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Thinking Conservatively on School Choice
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History has proven that few things are able to unite the social and fiscal wings of American conservatism. There are a handful of exceptions to the rule, however.
Crusading against almost any form of population stabilization most definitely qualifies. Culture warriors claim that all forms of government-backed birth control are either thwarting God’s will or some sort of totalitarian plot. Free traders, meanwhile, say that a larger population means more innovation along with, for business owners, an expansive customer base and lower employee wages.
Whether or not any of these folks have compared countries like Nigeria and El Salvador to ones such as Singapore and Liechtenstein is worth pondering.
Perhaps the only thing more popular than population destabilization is “school choice”. Boasting a fan club that ranges from Mike Huckabee to the late Milton Friedman, this issue has become a staple of Republican policy.
The idea is that if students are taken out of badly performing public schools and sent to better ones, their academic careers will finally reach success, thus solving our national educational crisis. Funding is to be provided by a voucher system compliments of every taxpayer known to any given state’s revenue service.
Acute observers ought to have difficulty seeing because of all the red flags.
School choice will not turn America’s schools into Finland’s and vault American students to the top of the world’s achievement charts. It is impossible for mainly troubled youths in dangerous, let alone substandard, schools to magically become star pupils once they are placed in a better environment.
What is likely to happen is that these youths will drag gifted and well-directed students into a spiral of chaos and destruction. The problems that plague bad schools, most of them located in impoverished urban environments, will simply be exported to safer city neighborhoods or suburbia.
This is because the core problem with failing schools is not the teachers, or even their unions, as many allege. It is not the buildings or the athletic courts or inadequate funding. It is the student body.
In 2013, a most interesting letter appeared among The Baltimore Sun’s typically droll pages. It was written by Dave Miceli, a veteran teacher in the Charm City’s public schools.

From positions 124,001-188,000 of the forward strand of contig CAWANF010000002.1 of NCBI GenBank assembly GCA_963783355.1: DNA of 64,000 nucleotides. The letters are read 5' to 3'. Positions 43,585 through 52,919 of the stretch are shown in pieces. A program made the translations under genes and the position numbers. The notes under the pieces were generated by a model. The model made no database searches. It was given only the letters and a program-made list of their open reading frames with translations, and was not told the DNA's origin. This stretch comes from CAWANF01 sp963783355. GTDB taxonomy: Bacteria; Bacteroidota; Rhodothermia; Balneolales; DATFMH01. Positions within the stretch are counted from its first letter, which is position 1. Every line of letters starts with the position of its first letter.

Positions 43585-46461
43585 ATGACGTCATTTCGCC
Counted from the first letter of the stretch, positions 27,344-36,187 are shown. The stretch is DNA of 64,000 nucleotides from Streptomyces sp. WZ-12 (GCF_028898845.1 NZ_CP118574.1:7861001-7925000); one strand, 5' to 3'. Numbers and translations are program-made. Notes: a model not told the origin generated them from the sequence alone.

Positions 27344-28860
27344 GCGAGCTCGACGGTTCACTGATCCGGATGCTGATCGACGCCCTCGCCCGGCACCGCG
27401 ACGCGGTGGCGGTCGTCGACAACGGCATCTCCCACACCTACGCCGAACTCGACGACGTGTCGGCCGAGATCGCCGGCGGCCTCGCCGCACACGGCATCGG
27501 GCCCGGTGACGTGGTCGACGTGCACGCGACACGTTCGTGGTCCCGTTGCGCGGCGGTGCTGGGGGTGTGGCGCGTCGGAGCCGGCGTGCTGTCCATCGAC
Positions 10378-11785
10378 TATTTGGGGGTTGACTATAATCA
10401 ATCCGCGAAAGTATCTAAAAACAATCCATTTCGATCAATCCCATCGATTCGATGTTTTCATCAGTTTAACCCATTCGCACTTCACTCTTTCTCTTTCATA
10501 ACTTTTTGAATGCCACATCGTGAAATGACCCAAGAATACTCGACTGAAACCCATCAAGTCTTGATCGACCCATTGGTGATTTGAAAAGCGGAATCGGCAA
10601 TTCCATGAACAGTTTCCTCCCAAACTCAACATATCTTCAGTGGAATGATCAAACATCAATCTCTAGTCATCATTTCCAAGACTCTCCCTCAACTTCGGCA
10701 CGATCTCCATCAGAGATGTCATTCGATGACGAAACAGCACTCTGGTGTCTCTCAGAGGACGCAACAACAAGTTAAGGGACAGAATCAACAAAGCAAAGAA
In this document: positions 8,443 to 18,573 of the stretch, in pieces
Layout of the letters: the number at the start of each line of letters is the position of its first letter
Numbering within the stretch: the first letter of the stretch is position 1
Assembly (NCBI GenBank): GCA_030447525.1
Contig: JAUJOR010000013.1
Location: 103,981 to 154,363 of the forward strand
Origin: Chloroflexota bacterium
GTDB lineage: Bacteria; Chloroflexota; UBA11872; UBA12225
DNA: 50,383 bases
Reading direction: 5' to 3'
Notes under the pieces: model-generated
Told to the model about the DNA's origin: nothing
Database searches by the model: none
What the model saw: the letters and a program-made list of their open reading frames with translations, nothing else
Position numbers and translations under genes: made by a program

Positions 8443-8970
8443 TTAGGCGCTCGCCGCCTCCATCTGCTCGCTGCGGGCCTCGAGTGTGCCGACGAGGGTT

“I cannot count the number of students who have physically destroyed property....They have trashed brand new computers, destroyed exit signs, set multiple fires, destroyed many, many lockers, stolen teachers’ school supplies, written their filth on the tops of classroom desks, defecated in bathrooms and stairwells, assaulted teachers (beyond constantly telling them to perform certain impossible acts upon themselves) and refused to do any homework or classwork,” Miceli stated.
His goal was to tell the masses that teachers are not scapegoats for problems caused and perpetuated by the student body. Hopefully more than a few readers gave Miceli’s words the serious consideration they deserve.
Does anybody honestly think that if droves of BCPS students were transferred to successful charter schools - or virtually any private ones - their situation would improve? Would these generally hard-edged teens become college-bound academics in short order just because their surroundings changed?
They would not. What they would probably do, though, is recreate their former environment almost immediately. This would be disastrous for their new classmates.
In the case of private schools, concerned parents pay astronomical sums so their children can be formally educated in a safe, sound setting. Contrary to stereotypes, many private school parents are anything but wealthy. They nickel and dime to the hilt so that their kids might have a better life.
This better life does not leave room for the students which Miceli described.
Importing trouble to areas which have none is not only begging, but pleading for disaster. Using school vouchers so dangerous, self-destructive youths can corrupt the well-being of more productive kids ought to be considered nothing less than child abuse.
This is why starry-eyed center-rightists need to stop dreaming and start thinking. Then, and only then, can the awful truth about “school choice” be understood.
Joseph Cotto is a historical and social journalist, and writes about politics, economics and social issues. Email him at